The Trump trade wars threaten the global economy. This is not an exaggeration or headline-grabbing claim, but an economic slump based on a US-inspired global trade war is a distinct and growing possibility as it would dislocate global trade flows, production chains and bottom line economic growth.
Up until a few weeks ago, there was a strong enthusiasm for the economic policies of US President Donald Trump. Tax cuts and planned infrastructure spending were seen to be good for the US and world economies. US stocks and many around the rest of the world rose strongly, to a series of record highs. At the same time, bond yields (market interest rates) surged as the market priced in interest rate hikes and inflation risks from the ‘pro-growth’ policies. It was seen to be good news.
Very few, it seems, were worried about the consequences for US government debt and the budget deficit from this cash splash, especially when the US Federal Reserve was already on a well-publicised path to hiking interest rates.
About a month or two ago, a few of the more enlightened and inquisitive analysts started to focus on the fact that the annual budget deficit under Trump was poised to explode above US$1 trillion with US government set to exceed 100 per cent of annual GDP.
A debt binge fuelled by tax cuts was a threat to the economy after the temporary sugar hit.
As this realisation spread and data confirmed some upside inflation risks, markets buckled with a surge in volatility. This prompted further analysis from some of those previously enthused by President Trump’s economic policy agenda.
To be sure, this is still playing out with the tax cuts only just implemented and the infrastructure program yet to be formalised. But little did the market realise that the Trump policy Kool aid was only just starting to flow. With minimal consultation with advisors and no substance to frame how it would work, last week Trump announced the imposition of tariffs on steel and aluminium imports into the US.
Markets were jolted and the incredulity quickly intensified when in the wake of the steel and aluminium announcement, Trump tweeted: “trade wars are good, and easy to win”.
Australia’s Trade Minister, Steve Ciobo, was at the forefront of the comments when he said that, “Over time, if it got bad enough, we could see, for example, a recession – and we know the consequent impact of that.”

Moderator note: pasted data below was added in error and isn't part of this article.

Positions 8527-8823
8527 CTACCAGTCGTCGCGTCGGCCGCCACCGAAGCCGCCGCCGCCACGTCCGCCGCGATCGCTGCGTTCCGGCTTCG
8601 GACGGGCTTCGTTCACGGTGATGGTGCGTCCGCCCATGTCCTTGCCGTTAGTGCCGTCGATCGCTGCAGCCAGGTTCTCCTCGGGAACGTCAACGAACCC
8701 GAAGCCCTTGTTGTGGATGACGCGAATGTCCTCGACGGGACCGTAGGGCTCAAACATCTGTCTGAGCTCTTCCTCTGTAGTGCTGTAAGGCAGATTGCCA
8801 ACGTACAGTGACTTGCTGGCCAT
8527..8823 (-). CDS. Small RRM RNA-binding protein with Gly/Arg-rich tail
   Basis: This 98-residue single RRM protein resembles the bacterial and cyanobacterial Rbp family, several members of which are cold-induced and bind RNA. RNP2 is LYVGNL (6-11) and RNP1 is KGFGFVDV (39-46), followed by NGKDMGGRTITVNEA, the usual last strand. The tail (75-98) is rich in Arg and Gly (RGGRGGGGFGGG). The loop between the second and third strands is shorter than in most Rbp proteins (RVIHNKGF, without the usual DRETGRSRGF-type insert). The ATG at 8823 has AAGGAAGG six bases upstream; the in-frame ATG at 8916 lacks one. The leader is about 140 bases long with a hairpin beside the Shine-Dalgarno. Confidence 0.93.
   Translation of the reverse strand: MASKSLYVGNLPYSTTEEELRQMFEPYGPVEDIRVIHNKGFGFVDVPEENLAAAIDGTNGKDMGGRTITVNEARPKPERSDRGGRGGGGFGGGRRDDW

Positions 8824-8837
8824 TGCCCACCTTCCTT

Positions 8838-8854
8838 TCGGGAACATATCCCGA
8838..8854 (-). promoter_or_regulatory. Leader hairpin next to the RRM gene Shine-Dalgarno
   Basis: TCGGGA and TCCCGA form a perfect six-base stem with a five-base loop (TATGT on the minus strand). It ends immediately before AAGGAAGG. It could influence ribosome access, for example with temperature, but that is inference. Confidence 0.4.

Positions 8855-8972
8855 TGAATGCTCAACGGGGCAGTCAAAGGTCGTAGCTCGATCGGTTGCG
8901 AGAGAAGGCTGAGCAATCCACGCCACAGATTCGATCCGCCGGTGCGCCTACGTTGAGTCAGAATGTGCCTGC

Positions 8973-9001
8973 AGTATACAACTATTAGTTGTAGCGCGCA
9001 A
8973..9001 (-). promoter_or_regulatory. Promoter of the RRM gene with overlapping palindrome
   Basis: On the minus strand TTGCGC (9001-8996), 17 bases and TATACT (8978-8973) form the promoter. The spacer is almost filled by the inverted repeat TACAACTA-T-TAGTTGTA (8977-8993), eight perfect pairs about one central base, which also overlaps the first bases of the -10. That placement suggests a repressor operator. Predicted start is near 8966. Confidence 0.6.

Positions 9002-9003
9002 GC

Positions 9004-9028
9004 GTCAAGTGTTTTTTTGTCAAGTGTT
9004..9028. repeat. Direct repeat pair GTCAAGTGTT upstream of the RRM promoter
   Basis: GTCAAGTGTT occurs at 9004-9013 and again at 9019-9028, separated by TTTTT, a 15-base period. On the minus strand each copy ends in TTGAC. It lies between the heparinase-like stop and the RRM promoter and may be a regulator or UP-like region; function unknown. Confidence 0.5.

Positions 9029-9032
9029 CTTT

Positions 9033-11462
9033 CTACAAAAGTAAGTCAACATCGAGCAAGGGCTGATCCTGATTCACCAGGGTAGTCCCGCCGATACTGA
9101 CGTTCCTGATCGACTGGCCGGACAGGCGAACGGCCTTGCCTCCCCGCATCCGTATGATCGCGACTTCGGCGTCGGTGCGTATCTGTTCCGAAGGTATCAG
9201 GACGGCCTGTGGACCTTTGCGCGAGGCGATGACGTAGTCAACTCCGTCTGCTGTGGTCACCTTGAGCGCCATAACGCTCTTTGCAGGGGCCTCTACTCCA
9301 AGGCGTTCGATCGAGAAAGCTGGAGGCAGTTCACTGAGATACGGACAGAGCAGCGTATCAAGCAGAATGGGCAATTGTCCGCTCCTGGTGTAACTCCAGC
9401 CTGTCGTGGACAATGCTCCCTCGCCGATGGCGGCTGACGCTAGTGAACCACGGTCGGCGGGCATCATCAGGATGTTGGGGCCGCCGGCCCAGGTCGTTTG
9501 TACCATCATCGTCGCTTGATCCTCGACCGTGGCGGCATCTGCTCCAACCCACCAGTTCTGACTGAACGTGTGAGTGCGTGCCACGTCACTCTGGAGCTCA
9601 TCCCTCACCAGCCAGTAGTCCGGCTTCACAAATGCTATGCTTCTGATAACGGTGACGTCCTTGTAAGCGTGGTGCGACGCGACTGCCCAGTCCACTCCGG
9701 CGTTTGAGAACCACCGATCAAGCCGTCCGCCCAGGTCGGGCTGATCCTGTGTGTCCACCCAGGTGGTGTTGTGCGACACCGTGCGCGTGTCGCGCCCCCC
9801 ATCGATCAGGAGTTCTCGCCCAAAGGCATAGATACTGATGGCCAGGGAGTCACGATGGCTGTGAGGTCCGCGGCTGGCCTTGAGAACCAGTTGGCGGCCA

Over the weekend, Trump, who was clearly energised by the prospect of a trade war and presumably having considered the number of European badged cars driving on the roads in the US, tweeted:
“If the EU wants to further increase their already massive tariffs and barriers on US companies doing business there, we will simply apply a Tax on their Cars which freely pour into the US They make it impossible for our cars (and more) to sell there. Big trade imbalance!”
The markets have not yet been able to react fully to these threats. Over the next few days, they will be able to react to the potential implications of a broad-based hike in US tariffs and the obvious retaliation from other countries to the impact of those tariffs on their economies.
Should Australia put a tariff on computers made in the US? US manufactured aircraft? I’m sure Qantas and Virgin would not be pleased. Pharmaceuticals and medical equipment?
Clearly the answer is no.
But if Trump’s trade war come to pass, and as appears possible, if it escalates to a range of other products and countries, the fall out will be ugly.
It depends on how wide the tariff barriers turn out to be, the extent of retaliation from other countries and how companies impacted negatively from the tariff increases perform.
Some may be at risk of going bust. If this turns out to be the effect of Trump’s trade war, those who lose their jobs and have their wealth destroyed will have Trump to thank.